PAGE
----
Through the years, we’ve seen quite a few faces behind The Batman. From Adam West pulling shenanigans with Shark Repellant, to “Batfleck” straight-up murdering people in a warehouse, we’ve had our fair share of memories and drawn our own comparisons–pitting the Batmen of old against each other in a Bat-themed Battle Royale.
Amidst the chaos and verbal jousting, an unlikely heartthrob from yesteryear dared to don the Bat mantle. Tempered by years of shaking away a rather sparkly reputation by building solid career in cinema, we finally get a glimpse of our newest Gotham Knight. Enter Reboot Pattinson.
Can this quasi-origin story by Matt Reeves hold its own in a sea of remakes and retellings? Will this be the catalyst to the DCU’s reinvigoration after a string of hits and misses? Has Batman seen the twilight of his relevance, or will Gotham see its longest night thus far? Let’s talk about it.
Batman on a Learning Curve
I’ve chosen to approach this reboot as I would any good old-fashioned origin story. What we get is basically a younger, less-experienced Batman who’s determined to do good, but still struggling to finding his stride. He’s a young man in his twenties with all the tech and resources he needs at his disposal. But along with all this, he still has the usual growing pains.
He’s The Batman, but only by name. He’s neither The World’s Greatest Detective, nor The Dark Knight–at least not yet. For this, I believe Robert Pattinson’s casting was spot-on. It actually helps if you still can’t shake off how you viewed Pattinson circa 2008. A younger, more emotional, and impulsive Bruce Wayne fits this particular story perfectly. It’s refreshing to see a Batman who occasionally stumbles and gets his ass handed to him, compared to the usual invincible hero whose superpower is “prep time.”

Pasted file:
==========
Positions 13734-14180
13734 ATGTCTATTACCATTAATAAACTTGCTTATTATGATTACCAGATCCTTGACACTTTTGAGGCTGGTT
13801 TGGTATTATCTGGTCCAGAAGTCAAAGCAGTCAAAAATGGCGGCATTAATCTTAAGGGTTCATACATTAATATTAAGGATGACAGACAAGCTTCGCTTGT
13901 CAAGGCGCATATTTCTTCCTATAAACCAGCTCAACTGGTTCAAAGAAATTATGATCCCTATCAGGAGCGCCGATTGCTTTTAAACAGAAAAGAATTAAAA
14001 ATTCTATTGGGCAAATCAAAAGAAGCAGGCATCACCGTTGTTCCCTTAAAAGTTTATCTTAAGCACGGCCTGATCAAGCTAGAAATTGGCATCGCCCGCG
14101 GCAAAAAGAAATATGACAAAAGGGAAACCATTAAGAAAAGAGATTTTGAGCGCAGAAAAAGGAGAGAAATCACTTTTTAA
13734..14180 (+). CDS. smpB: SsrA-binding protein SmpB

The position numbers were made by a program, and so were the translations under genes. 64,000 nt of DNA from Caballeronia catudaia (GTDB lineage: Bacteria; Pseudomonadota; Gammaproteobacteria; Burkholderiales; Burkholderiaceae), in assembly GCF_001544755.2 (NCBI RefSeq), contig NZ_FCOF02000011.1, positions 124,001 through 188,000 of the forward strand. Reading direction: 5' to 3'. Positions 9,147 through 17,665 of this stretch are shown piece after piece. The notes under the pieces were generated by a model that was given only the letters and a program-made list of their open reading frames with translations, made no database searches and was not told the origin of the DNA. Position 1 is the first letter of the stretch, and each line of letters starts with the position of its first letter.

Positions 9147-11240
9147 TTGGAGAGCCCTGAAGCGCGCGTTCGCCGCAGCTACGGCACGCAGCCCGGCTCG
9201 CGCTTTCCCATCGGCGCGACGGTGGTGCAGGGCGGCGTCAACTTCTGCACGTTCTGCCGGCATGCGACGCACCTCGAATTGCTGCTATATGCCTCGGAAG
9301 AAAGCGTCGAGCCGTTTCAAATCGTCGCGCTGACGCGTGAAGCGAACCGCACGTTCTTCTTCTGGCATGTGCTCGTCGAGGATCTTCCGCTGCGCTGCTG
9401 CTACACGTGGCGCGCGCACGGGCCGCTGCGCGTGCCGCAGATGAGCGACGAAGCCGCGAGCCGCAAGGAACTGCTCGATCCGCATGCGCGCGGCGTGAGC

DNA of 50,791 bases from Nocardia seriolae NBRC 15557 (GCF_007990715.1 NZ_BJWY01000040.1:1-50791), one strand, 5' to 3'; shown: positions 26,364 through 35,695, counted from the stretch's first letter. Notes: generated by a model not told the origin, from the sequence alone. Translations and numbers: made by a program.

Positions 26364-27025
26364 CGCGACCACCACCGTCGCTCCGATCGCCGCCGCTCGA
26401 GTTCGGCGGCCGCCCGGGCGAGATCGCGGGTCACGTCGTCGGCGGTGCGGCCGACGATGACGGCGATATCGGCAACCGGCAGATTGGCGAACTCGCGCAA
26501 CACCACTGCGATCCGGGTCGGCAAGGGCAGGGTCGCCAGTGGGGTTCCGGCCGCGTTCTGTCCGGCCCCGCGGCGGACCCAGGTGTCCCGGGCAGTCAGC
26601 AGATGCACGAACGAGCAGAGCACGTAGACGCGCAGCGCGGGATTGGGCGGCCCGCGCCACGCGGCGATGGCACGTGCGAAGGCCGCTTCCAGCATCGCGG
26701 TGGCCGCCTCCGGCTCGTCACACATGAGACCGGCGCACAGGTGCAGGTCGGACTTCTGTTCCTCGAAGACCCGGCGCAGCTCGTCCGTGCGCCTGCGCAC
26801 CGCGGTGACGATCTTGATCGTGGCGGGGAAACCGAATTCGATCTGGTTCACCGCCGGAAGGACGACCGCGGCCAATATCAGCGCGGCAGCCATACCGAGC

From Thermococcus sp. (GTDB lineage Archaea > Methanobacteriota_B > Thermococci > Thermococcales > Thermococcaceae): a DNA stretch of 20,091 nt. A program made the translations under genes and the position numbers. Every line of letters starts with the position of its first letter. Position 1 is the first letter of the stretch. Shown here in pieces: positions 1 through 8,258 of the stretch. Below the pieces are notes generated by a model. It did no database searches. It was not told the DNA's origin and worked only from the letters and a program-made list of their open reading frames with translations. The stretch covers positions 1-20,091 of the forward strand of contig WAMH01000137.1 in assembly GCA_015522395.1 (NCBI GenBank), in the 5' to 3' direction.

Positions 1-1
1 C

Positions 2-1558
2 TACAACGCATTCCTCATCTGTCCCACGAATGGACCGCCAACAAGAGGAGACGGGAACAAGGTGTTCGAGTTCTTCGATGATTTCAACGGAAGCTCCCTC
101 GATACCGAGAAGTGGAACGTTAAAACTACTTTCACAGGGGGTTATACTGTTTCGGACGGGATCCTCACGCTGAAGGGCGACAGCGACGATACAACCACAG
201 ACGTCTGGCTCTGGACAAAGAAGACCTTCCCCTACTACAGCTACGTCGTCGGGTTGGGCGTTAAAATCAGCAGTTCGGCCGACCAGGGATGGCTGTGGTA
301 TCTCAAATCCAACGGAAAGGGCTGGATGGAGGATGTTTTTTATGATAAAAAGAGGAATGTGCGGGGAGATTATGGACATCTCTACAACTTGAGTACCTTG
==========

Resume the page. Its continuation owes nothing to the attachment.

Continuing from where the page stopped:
Also, you gotta appreciate how he doesn’t do the Christian Bale thing with his voice. He has his own thing going. You’ll know it when you hear it.
A superb supporting cast
Individually, there are things to nitpick. I’d be remiss to claim that absolutely everyone gave an Oscar-worthy performance. Collectively, the cast meshed quite well together and contributed to some effective storytelling.
Zoë Kravitz receives the same “origin story” treatment as Batman, from my perspective. She’s yet to become the untouchable cat burglar we all know and love. Nonetheless, she does play a convincing, and mysterious Selina Kyle. I will admit, I had my doubts about Paul Dano being a main villain. Having only seen him in his earlier teen flicks and only Ruby Sparks as of late, I was curious. Thankfully, I was pleasantly surprised. He was able to shift seamlessly between menacingly unhinged and unnervingly…nerdy–just as The Riddler should be.
Andy Serkis as Alfred Pennyworth was an intriguing choice, but Serkis does as Serkis does by pulling off a solid, yet subtle performance. Jeffrey Wright as not-yet-commissioner James Gordon took a bit of getting used to. Once you get used to a stern, yet soft-spoken portrayal (both in animated and live action), Wright’s louder, more forceful performance feels like something new. Still, it’s a different take, and I appreciate it for what it is.